Occasionally you'll get additional flyers with monthly brochures touting "clearance sales" of limited stock items. The CD prices will typically be $3.99, $2.99 or $1.99. Use care when shopping these clearances. Many of the CDs will be those formerly $12.98 or $14.98 list. At 80% off these would be $2.60 or $3.00, so these are no bargain till they are $1.99. I purchased 3 copies of the amazingly incredible 2 CD mini-box Los Lobos "Just Another Band From East L.A." during one of these clearances for $4 each (about $8.75 with shipping and tax)! This sells for $22 in stores ($23.76 with tax). The 3 people that received these as gifts were MOST appreciative. Since the CDs in the clearance sales tend to be older titles you need to shop carefully to insure the clearance price is lower than the non-clearance sale price.
Audiophiles have speculated that CDs made/sold by the clubs are somehow inferior. I have quite a few examples of club CDs vs, the commercial CD bought in a store (don't ask!) and there is no consensus. Some sound the same, sometimes the store CD sounds better, sometimes the club CD sounds better. You will see the same variation in store bought CDs because CDs are often manufactured at several different plants. There are mechanisms in the coding of the pits and in the decoding of the retrieved EFM signal from the CD that SHOULD make all CDs of the same digital master sound identical. Audiophiles believe there are sonic differences where it should not be possible. There are CD cleaners and coatings and green edge pens and mats and discs that go on top of the CD and bands that go around the edges of the CD. Furthermore, people claim that using a powerful bulk tape eraser on a CD improves the sound quality. There are motorized CD spinning devices that spin the CDs in ! a magnetic field. All of this should not be possible to affect the sound you hear when you play back the CD. CDs made at different plants should all sound the same.
These things are no more or less of an issue for club CDs than for store-bought CDs . Most club CDs have the bar code UPC replaced with the name and address of the club - that's about the only way you can tell a club CD from a store CD (except some CDs sold in cardboard sleeves in stores will come from the clubs in plastic jewel cases). I've gotten 100s of CDs from the 4 clubs mentioned. Only 1 had to be returned for a replacement because of a defect.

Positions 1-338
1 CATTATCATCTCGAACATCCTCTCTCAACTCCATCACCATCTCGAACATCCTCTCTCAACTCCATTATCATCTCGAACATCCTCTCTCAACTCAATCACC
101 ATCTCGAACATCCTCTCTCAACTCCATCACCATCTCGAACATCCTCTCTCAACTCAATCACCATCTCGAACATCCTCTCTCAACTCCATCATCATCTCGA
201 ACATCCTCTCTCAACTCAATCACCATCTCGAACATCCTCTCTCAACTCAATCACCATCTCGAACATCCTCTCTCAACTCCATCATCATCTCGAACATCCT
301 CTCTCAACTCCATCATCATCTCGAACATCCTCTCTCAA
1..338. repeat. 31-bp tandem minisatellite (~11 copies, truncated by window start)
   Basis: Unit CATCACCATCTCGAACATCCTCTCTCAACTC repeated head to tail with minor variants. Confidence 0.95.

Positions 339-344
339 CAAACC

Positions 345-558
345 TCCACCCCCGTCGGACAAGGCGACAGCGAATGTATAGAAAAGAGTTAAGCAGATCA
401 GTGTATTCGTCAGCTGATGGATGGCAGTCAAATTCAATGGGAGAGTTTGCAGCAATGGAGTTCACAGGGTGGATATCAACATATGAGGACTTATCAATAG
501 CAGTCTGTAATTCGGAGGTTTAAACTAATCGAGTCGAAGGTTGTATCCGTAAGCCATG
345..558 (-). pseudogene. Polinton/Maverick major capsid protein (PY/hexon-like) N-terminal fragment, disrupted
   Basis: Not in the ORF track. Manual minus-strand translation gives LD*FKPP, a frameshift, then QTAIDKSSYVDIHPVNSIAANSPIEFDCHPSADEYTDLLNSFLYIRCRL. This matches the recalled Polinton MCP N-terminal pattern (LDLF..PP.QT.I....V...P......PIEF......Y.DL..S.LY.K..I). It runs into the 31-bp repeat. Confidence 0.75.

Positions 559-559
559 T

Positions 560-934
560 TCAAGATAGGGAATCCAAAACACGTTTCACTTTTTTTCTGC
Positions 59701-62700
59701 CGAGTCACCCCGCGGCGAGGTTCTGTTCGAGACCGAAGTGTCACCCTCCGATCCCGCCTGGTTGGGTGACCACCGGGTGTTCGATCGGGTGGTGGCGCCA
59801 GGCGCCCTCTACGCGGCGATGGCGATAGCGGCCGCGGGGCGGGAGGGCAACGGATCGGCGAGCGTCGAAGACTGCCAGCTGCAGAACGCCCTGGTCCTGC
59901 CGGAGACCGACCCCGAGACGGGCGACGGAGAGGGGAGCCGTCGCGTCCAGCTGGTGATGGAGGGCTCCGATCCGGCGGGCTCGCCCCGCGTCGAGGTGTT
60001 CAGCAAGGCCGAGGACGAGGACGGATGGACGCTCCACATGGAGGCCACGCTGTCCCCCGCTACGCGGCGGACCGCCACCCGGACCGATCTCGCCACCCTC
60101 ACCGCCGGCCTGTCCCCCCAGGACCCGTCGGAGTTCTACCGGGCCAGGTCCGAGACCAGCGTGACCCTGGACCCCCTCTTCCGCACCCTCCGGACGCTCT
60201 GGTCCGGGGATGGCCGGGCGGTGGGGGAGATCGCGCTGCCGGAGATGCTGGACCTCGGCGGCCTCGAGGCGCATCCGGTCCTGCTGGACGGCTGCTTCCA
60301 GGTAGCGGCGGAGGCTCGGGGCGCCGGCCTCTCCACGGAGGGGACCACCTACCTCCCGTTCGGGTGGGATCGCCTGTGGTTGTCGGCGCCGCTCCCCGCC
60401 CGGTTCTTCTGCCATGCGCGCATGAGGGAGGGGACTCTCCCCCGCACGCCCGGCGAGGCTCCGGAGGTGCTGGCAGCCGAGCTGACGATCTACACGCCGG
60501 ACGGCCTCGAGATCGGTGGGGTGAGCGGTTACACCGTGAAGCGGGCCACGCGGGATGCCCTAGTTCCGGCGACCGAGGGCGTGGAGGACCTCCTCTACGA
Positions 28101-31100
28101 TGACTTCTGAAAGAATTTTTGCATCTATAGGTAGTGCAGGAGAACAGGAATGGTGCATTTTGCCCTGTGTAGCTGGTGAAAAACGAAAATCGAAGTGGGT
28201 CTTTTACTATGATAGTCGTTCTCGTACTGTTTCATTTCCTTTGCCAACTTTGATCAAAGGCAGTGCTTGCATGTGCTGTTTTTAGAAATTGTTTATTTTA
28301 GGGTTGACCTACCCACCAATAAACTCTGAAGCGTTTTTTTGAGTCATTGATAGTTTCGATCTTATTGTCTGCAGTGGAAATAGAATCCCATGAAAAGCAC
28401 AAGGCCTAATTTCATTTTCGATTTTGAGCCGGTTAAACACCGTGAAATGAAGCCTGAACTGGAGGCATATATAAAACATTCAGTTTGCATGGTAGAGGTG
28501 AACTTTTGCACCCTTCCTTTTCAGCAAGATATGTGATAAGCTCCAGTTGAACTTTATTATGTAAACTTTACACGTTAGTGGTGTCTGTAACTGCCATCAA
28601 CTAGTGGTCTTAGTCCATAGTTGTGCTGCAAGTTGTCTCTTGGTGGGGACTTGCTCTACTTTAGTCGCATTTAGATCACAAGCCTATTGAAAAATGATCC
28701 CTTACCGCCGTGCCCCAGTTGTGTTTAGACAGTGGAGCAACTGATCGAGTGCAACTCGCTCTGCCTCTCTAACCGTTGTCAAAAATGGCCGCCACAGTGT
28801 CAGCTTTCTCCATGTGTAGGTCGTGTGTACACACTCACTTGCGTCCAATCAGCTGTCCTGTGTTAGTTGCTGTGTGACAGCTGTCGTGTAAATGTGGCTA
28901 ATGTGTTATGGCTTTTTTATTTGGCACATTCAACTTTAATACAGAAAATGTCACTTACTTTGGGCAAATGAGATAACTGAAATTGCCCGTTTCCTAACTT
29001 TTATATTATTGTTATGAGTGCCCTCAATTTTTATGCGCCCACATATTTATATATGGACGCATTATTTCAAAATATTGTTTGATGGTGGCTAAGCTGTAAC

What kind of music can you get from the clubs? Quite a range, but not always every title you might want. I've gotten Celtic music, rock, big band (new recordings and re-issues of classics), modern and classic jazz, easy listening, world music, alternative, country & western, classical, New Orleans. Some of my best bargains have been box sets. The circa $55 (store price) Beach Boys, Moody Blues, and Emerson, Lake & Palmer box sets (5 CDs each) ended up at my house for about $25 each. The 4 CD Led Zep box was about $24 and it is usually priced in stores at over $60. I just saw a Led Zep box at a used CD store a couple of weeks ago, the price was $36. Other boxes purchased include Lou Reed, Atlantic Blues (a compilation from Atlantic Records), Harry Nilsson (2 CDs ), Al Kooper (2 CDs ) and others. You cannot buy Beatles or Rolling Stones or Pink Floyd CDs from any of the Clubs. Some other groups/artists limit selections to only Greatest Hits CDs. So there are limits to ! what is available from the clubs .
When you get tired of returning the selection card every 3 to 4 weeks, just write "PLEASE CANCEL MY MEMBERSHIP NOW" in big bold letters across one of the selection cards you have to return. The club will stop mailing you selection cards every 3 to 4 weeks. After a respectable period of mourning for your canceled membership, they will send you offers to re-join. Sometimes these offers are very good indeed and you just might want to rejoin to get another 10 or so CDs for almost nothing. Do not overlook the opportunity to take advantage of these re-join offers. Remember, CDs from a good re-join or introductory offer should average about $2 each (maybe less!).
Summary of "The Rules" for CD Clubs:
Read the sale details when contemplating CD Box Set purchases. Sometimes there is a disclaimer on 75% off or 80% off sales that Box Set prices are slightly higher - your idea and the Club's idea of "slightly higher" may not match very well! If there is NO Box Set price disclaimer, buy Boxes with impunity. If you get billed incorrectly, copy the brochure and highlight the appropriate sections proving your point. You will get your expected price. I bought the Led Zep box during an unusual sale (buy 1 for $5.99, 1 for $4.99, 1 for $3.99 and unlimited additional CDs for $2.99 each). I felt I was overbilled about $10 for the box set in that brochure. They sent a snooty reply, but I DID get the refund! They hate it when you're right and they're wrong! Don't hesitate to complain if there is a price dispute (save the brochures till after you get the invoices in case you have to make copies to prove your point). You will have an occasional dispute with the Clubs, it's inevitable. I've received maybe 2 or 3 "selections of the month" I didn't order or want, not sure why. You just write "refused - return to sender" on the unopened box and it goes back with no additional postage. If you open the box you have to pay postage but the boxes have cutouts that permit you to figure out what is inside without opening the box. I ordered a number, got that number, but it was the wrong title, possible mis-print I guess. But considering the 300+ CDs purchased this way, the number of problems has not been that bad.